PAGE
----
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Home > Sports > News > Reuters > Report

Vijay Singh's golden run

Mark Lamport-Stokes | November 09, 2004 10:19 IST
Last Updated: November 09, 2004 10:37 IST

Statistics in sport often tell only half the story.

In the case of the 2004 U.S. PGA Tour, however, Vijay Singh's dominance and remarkable tally of nine victories are accurately reflected by the black and white of the figures.

Vijay SinghThe workaholic Fijian, who ended Tiger Woods's five-year reign as world number one two months ago, became the first player in tour history to earn more than $10 million in a single season.

He ended his campaign in a tie for ninth at the Tour Championship on Sunday, boosting his earnings to an astonishing $10,905,166.

Three-times major winner Ernie Els, who finished second in the U.S. money list, was more than $5,000,000 adrift.

U.S. Masters champion Phil Mickelson used just three words to sum up Singh's season when asked for his opinion at last week's Tour Championship.

"It's been sensational," he replied. "There's no other way to describe it. It's been amazing."

Woods, now ranked third in the world, agreed.


"He's had one of the great years," he said. "He's played some just unbelievable golf.

"For a person who has really struggled with his putting and gone to the belly putter and all that kind of stuff, to make a switch midstream during a season and still play as well as he has is a testament to how hard he works."

The 41-year-old Singh switched back to a conventional blade from a belly putter in July and went on to clinch the U.S. PGA Championship in a three-way playoff at Whistling Straits the following month.

Of the eight tournaments he played during August, September and October, he won six and tied for second in another.

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Overall, he produced 18 top-10 finishes this season in 29 starts, 28 of which were strokeplay events.

In stark financial terms, Singh won himself $376,040 every week he played, or $1,423 every time he struck a shot in the strokeplay format.

He missed just one cut and his haul of nine wins, including his third major title, was the most in a single season since Woods in 2000, also with nine.

Byron Nelson, in 1945, Ben Hogan, in 1946 and 1948, and Sam Snead, in 1950, are the only players to have won more.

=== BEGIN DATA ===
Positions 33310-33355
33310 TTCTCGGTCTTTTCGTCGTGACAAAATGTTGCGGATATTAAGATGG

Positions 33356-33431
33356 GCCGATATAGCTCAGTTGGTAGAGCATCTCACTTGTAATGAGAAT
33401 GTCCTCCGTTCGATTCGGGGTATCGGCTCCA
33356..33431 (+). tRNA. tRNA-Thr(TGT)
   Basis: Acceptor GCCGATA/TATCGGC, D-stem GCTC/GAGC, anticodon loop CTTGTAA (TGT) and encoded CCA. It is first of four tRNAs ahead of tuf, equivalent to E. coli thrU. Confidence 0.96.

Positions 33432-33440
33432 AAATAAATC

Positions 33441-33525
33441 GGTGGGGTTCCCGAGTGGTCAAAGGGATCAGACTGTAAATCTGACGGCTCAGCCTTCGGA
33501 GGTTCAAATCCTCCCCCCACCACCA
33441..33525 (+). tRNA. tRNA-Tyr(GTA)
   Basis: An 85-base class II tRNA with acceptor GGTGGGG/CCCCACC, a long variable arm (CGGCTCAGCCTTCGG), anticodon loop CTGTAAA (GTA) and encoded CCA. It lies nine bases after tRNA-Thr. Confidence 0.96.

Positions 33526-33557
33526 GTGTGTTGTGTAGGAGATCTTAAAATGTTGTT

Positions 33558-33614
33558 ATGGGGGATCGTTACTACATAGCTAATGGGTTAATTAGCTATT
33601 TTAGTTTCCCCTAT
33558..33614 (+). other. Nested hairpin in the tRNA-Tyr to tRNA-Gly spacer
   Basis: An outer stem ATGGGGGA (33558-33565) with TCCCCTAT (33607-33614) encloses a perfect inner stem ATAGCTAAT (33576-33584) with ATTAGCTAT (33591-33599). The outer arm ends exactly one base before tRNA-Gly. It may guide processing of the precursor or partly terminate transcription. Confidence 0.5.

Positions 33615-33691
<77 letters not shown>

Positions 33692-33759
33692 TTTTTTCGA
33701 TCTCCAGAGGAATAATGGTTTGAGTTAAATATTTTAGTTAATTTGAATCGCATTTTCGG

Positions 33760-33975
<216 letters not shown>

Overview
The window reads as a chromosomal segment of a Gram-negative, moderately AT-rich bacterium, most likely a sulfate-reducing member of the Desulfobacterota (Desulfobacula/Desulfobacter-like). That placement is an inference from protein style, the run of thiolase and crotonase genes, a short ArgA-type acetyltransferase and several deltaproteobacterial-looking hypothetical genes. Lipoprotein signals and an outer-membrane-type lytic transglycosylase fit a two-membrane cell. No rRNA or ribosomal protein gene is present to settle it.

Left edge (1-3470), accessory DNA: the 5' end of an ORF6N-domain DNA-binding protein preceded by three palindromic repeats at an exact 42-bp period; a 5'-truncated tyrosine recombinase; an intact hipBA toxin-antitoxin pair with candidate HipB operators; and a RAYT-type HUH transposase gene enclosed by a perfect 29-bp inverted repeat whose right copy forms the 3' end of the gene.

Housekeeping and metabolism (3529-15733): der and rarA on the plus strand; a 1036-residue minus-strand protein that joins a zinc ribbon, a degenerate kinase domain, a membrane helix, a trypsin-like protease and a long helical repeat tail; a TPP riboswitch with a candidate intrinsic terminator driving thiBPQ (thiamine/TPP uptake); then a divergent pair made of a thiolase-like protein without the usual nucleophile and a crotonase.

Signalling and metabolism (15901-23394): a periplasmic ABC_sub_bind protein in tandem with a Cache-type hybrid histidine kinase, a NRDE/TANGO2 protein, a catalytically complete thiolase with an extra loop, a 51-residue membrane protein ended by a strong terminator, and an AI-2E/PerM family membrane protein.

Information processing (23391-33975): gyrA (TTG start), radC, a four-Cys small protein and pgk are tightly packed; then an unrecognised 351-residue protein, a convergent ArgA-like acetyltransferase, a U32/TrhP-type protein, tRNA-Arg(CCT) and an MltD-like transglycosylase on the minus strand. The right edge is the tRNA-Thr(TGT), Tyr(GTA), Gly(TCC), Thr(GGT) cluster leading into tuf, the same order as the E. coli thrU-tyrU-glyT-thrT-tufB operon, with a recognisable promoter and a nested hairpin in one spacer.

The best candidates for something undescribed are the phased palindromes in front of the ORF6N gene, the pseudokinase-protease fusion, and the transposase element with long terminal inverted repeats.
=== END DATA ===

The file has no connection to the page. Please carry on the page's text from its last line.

"It would have been nice to get 10 wins, but I'll take nine," Singh said after the Tour Championship. "Ten wins is a dream year, and it hasn't happened in some 50 years. It would be just an incredible thing to accomplish.

"But this whole year has been good for me. You don't really wake up one day and think you're going to be able to play like I did this year.

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"There's a build-up to it. You win one and then you win another one. You feel more comfortable and more confident, and it snowballs. You can't wait to get to the next hole and play better. That's how it's been."

The most accurate yardstick of a player's form is scoring average and Singh ruled supreme in this category during 2004, the world number one's mean of 68.84 securing him the prized Vardon Trophy for the first time.

He also led the PGA Tour in total birdies for the season, his tally of 484 the second highest in history after American Steve Flesch's 493 in 2000.

Singh's haul of 64 sub-70 rounds was also the second best in tour history, after Flesch's 66 in 2000, and he jointly led the tour in total eagles for the season, tying Australia's Geoff Ogilvy with 17.

There were several other moments to cherish on the 2004 PGA Tour, among them Mickelson's long-awaited major breakthrough at the U.S. Masters in April and John Daly's first tour victory in nine years at the Buick Invitational in February.

There was also the ice-cool play of South Africa's Retief Goosen, despite extreme last-day pressure, as he clinched the U.S. Open at Shinnecock Hills in June and the season-ending Tour Championship at Atlanta's East Lake Golf Club on Sunday.

Above all, though, 2004 will be remembered for Singh's golden run of form that led to one of the greatest individual years in the history of the game.

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